Another day, another niche filled with the BMW X4. On the wall of the BMW product planning office, the big chart – whose boxes are arranged by vehicle size along one axis and body styles along the other axis – gets another tick.
How much benefit that provides is what we are here to discover. The new car is the X4 and it’s arriving in the UK now in a range that is composed entirely of four-wheel-drive powertrains and predominantly diesel engines.
There is no direct predecessor to the X4, but BMW has had a decent recent history with SUVs. That began with the BMW X5 in 1999, at a time when BMW also owned Land Rover, perhaps proving to itself that there was plenty of room for more than one premium large SUV in the group’s line-up.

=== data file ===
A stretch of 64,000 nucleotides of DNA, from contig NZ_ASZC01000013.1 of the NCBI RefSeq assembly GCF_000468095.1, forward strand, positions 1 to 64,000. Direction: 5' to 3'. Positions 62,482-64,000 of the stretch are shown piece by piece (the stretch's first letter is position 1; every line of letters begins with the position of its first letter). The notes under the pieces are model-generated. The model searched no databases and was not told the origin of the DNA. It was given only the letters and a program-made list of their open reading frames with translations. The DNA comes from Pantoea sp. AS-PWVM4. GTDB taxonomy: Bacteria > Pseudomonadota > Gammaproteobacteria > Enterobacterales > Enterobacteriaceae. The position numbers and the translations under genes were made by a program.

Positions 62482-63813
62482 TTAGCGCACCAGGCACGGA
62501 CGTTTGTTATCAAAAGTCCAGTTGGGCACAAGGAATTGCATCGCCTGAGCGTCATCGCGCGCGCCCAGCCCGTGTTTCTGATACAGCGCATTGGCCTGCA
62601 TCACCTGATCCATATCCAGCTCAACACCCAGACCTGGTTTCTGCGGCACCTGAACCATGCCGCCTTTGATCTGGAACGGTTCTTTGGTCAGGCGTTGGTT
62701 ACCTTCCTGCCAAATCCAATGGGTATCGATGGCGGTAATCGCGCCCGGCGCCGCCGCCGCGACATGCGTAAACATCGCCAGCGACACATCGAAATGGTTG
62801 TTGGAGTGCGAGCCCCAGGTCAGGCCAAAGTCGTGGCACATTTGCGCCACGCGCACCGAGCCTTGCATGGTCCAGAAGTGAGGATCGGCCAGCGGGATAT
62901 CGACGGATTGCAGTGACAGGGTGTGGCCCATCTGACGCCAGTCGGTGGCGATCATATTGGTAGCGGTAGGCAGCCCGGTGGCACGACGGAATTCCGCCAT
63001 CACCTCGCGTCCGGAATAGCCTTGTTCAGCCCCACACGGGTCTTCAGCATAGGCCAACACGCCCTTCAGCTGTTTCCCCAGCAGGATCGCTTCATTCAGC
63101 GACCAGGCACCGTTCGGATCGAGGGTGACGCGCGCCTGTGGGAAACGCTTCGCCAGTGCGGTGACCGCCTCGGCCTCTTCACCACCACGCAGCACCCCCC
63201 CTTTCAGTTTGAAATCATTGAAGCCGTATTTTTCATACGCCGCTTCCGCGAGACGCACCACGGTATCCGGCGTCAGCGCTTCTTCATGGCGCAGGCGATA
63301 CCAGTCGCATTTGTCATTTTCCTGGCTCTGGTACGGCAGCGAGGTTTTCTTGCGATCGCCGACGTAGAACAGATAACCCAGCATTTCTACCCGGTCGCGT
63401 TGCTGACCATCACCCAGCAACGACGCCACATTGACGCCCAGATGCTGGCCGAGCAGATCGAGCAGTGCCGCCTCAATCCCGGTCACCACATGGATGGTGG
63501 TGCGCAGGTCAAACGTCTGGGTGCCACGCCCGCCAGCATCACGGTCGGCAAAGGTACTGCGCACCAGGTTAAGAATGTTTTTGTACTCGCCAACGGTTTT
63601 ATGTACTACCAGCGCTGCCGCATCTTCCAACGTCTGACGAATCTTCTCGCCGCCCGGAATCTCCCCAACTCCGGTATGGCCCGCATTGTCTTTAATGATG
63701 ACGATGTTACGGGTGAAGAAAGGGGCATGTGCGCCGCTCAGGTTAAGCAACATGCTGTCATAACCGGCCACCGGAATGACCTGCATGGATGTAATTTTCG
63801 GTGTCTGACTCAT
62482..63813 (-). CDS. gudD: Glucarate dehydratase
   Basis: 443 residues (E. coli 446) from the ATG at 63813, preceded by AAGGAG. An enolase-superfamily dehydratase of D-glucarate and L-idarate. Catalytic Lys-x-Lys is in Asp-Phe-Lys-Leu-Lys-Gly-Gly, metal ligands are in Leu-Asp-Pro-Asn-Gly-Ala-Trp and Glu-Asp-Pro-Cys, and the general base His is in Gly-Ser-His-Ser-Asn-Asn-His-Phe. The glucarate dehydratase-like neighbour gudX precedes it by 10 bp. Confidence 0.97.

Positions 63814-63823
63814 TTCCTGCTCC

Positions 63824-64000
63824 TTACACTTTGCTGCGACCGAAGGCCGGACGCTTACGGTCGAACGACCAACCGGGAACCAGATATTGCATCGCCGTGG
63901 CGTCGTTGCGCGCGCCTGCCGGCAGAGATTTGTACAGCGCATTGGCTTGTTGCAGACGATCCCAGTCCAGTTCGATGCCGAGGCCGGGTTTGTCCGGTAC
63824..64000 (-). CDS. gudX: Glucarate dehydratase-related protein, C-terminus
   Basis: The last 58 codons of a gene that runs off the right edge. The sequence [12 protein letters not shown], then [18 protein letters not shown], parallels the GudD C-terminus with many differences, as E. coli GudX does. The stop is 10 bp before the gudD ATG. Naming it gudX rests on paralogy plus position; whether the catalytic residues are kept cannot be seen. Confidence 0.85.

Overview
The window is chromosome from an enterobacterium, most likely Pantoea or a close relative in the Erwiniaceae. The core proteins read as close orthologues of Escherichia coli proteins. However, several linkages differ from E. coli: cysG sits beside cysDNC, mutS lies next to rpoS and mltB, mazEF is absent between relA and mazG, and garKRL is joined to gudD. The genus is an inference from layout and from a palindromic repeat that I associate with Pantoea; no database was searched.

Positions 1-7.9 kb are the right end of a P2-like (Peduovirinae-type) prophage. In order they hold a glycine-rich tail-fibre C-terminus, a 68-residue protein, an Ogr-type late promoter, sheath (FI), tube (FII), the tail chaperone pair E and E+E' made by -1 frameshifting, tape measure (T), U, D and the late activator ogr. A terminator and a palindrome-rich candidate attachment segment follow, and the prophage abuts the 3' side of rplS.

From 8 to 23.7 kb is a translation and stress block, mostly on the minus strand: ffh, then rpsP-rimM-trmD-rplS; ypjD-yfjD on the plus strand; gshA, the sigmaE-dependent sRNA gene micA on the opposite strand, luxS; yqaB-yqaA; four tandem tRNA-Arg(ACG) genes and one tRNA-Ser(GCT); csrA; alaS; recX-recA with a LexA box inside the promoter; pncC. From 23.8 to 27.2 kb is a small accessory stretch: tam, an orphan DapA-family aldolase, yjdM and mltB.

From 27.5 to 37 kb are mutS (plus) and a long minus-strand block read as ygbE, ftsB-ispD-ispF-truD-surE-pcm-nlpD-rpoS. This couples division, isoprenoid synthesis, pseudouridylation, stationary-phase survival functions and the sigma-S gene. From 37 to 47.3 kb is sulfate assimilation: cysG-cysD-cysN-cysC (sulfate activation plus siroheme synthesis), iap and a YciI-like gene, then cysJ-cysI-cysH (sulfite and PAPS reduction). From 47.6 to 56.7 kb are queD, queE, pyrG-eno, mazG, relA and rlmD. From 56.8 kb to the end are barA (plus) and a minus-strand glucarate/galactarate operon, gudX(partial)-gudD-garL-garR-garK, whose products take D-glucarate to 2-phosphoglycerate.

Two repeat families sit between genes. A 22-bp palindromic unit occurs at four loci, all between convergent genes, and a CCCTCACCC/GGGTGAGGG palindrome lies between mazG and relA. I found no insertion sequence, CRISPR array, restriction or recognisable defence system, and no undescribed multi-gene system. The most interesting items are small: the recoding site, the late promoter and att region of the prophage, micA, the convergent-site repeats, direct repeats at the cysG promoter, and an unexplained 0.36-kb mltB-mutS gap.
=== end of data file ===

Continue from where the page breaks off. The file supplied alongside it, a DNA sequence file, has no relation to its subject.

An X3 duly followed, and then the BMW X6 and BMW X1. The reasons for the X4’s creation is several-fold, but chief among them, we suspect, is a machine called the Porsche Macan. The Macan’s underpinnings have some cross-group architecture but it is a deal more svelte and dynamic than the Audi Q5 from which it is ostensibly derived.